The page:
Lately, however, I’ve been looking askew at those stacks and stacks of pens. Every one I run dry makes me wince. I toss them in the trash after their last word and I hesitate: isn’t that a lot of waste?

Think about it: when I run a pen dry, it still works. The spring mechanism that clicks the point from retraction into action still operates perfectly. The plastic shell is intact. Even the ink cartridge remains. Everything about the pen is fine, still in perfect working order, it’s just out of ink.

But for my TD pens, this is the point they becomes useless. The only thing left to do is discard them, then swing by the bank to grab two more.

It’s a bit like driving a car until it runs out of gas and deciding to walk away: there’s no problem with the machine, but the liquid that makes it useful is spent. Fill up station? No, there are none of those.

When I just lost pens I never had to think about it—they disappeared without me ever considering their end. But when I’m running them dry, bleeding them to the point they have nothing more to give, I am forced to stare their untimely death in the face. And like I said, as a writer I find myself doing this a lot.

But then I go into my local TD Bank branch, where the bucket of pens is always full. From one perspective there is an endless supply; the cars will keep running out of gas, but there will always be another full one available. And apparently for free.

But really? Are these pens really “free”? I don’t mean in a monetary sense; I mean in the sense of consequences, in the sense of an endless supply. Plastic pens are not apples—they do not grow on trees. They are not the result of some miraculous act of nature that transforms sunlight and rainwater into ballpoint and ink. Pens are plastic, an oil-based technology. They require fossil fuel to make, and when they find their way into the garbage they do not decompose. They are offered up as free gifts, but the are only “free” in the banking sense of the word.

In the global sense, however, plastic is plastic, and it’s not going away. It is turning up everywhere: filling landfills, clogging up the oceans, killing wildlife. A new study found that microplastics—tiny shards of polymers now found throughout the world’s waterways—are stunting the growth of some young fish and killing others.

Some young fish have been found to prefer tiny particles of plastic to their natural food sources, effectively starving them before they can reproduce.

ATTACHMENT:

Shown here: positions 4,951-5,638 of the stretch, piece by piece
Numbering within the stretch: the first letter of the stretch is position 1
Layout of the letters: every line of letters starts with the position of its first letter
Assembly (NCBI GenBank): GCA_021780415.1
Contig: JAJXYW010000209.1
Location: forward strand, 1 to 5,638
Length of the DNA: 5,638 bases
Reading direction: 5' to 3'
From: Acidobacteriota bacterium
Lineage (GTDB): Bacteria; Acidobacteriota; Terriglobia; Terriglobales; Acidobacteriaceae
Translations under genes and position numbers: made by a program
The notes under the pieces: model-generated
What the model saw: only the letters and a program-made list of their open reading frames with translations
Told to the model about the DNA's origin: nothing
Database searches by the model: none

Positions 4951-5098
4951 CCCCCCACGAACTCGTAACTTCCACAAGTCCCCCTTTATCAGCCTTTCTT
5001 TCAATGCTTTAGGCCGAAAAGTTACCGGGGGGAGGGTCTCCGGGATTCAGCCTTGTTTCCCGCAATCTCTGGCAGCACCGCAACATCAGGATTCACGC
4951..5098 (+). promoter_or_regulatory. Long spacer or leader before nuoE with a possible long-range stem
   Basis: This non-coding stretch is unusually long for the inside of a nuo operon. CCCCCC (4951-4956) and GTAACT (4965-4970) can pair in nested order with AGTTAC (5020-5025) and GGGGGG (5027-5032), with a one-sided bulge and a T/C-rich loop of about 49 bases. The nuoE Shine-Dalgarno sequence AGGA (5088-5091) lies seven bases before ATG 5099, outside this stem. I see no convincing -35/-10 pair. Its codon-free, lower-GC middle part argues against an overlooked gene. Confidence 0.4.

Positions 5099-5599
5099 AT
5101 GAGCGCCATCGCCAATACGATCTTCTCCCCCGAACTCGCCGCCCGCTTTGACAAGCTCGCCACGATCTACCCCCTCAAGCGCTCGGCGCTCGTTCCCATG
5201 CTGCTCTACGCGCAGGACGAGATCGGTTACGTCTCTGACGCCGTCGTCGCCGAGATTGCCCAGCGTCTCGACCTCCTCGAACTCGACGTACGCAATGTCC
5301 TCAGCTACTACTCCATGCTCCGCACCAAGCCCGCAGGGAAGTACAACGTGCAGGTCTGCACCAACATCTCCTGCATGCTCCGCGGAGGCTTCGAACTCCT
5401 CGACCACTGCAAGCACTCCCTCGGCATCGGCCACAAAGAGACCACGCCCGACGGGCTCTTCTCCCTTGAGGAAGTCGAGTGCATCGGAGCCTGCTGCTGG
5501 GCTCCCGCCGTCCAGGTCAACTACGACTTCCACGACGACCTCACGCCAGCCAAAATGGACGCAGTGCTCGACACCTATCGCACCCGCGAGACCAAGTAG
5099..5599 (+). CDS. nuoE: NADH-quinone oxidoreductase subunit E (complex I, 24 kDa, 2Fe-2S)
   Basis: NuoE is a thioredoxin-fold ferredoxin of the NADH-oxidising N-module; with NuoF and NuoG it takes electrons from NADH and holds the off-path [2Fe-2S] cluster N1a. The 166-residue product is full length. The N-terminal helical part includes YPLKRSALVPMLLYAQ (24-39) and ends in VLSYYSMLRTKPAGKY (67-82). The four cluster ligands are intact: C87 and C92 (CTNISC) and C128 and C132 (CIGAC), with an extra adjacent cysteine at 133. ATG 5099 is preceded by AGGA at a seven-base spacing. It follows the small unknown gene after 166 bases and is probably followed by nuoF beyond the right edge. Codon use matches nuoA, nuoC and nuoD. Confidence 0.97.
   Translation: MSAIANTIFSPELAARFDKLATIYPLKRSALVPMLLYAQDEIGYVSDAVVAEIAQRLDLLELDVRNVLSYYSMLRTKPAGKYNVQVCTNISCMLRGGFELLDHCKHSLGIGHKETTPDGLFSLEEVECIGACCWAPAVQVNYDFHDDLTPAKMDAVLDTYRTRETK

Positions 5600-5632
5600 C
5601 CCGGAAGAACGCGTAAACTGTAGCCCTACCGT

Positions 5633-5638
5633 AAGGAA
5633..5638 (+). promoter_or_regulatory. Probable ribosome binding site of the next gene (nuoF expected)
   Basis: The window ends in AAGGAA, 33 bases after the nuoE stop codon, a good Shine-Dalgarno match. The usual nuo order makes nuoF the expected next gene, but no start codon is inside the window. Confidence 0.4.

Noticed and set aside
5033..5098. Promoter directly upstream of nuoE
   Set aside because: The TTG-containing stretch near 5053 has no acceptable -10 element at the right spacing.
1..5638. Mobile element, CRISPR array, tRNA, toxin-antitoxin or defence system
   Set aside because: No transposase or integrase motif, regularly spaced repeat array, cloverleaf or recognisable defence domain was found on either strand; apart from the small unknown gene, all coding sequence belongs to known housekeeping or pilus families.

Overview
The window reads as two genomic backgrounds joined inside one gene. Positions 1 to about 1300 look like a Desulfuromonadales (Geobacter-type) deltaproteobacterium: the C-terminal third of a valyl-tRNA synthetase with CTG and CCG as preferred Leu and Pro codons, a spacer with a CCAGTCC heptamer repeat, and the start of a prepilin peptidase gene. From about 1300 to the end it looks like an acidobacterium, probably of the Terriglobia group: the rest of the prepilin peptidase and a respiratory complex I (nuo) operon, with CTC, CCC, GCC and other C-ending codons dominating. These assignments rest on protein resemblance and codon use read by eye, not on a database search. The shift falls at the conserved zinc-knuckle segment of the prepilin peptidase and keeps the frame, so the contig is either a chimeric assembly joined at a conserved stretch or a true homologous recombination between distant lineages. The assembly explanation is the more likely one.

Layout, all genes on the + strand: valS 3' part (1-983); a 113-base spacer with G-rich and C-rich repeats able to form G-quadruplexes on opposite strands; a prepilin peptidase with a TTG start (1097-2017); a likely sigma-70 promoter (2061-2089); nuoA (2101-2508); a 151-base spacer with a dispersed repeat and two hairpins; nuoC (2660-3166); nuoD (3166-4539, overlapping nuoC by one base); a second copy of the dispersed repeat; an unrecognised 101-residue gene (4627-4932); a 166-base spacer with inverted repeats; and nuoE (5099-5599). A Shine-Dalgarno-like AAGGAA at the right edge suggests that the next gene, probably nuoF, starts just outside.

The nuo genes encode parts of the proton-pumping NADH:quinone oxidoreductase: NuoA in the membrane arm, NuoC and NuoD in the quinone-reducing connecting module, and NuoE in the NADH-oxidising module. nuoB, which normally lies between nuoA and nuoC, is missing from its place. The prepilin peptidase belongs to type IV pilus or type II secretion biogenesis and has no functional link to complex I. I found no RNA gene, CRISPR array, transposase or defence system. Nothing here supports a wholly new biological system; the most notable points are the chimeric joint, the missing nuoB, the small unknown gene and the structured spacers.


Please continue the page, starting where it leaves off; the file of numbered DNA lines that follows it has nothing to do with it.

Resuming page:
The growing problem of microplastics – tiny particles of polymer-type materials from modern industry – has been thought for several years to be a peril for fish, but the study published on Thursday is the first to prove the damage in trials.

Microplastics are near-indestructible in natural environments. They enter the oceans through litter, when waste such as plastic bags, packaging and other convenience materials are discarded. Vast amounts of these end up in the sea, through inadequate waste disposal systems and sewage outfall.

“Convenience materials.” That sounds like my pens. And my grocery bags (I have two fabric bags, but I don’t always remember them). And my food packaging. It sounds like so much and so many of the everyday things we buy: toothbrush packaging and the toothbrushes itself; sunscreen bottles; electronic accessories; a new windshield ice scraper. Kayaks. Car parts. Tupperware. Printers. Plastics. Plastics everywhere. They are literally everywhere.

IMG_1043What does “disposable” mean? Where does “disposable” go? These are questions we don’t really wrestle with. There is not time to wrestle with them. They are big and unwieldy and quite frankly depressing. They seem too big to tackle, a societal issue that will never get solved.

But it has real implications. In the Pacific Ocean there is a patch of floating garbage roughly the size of Texas. It is called the Pacific Trash Vortex, a place where discarded refuse goes to swim. And as most of it is plastic, it will swim forever.

Add that to climate change, to ocean acidification, to coral bleaching and glaciers melting. There is a Texas of trash out in the ocean. And the Texas estimate is a conservative guess.

But I get free pens. So it’s convenient at least.

This is not someone else’s problem. This is something that is happening because of my doing, my contribution. Like so many of us, I live in a world of convenience. Like so many of us, I recognize I’m contributing to a bleak outcome but have no idea how to approach it differently. How do you change a society? How do we change our reliance on ease, find our way back to an era when what we “threw away” had a shot at actually going away? Even more basic, how do I change myself, my habits that make up a small part of the whole? Can I even do that.

That is ours to wrestle with, and we better wrestle fast: Trash Texas is growing. If our habits remain unchanged it will eventually cover the Earth.

I read a book recently by Italian physicist Carlo Rovelli. In the final chapter he wrote: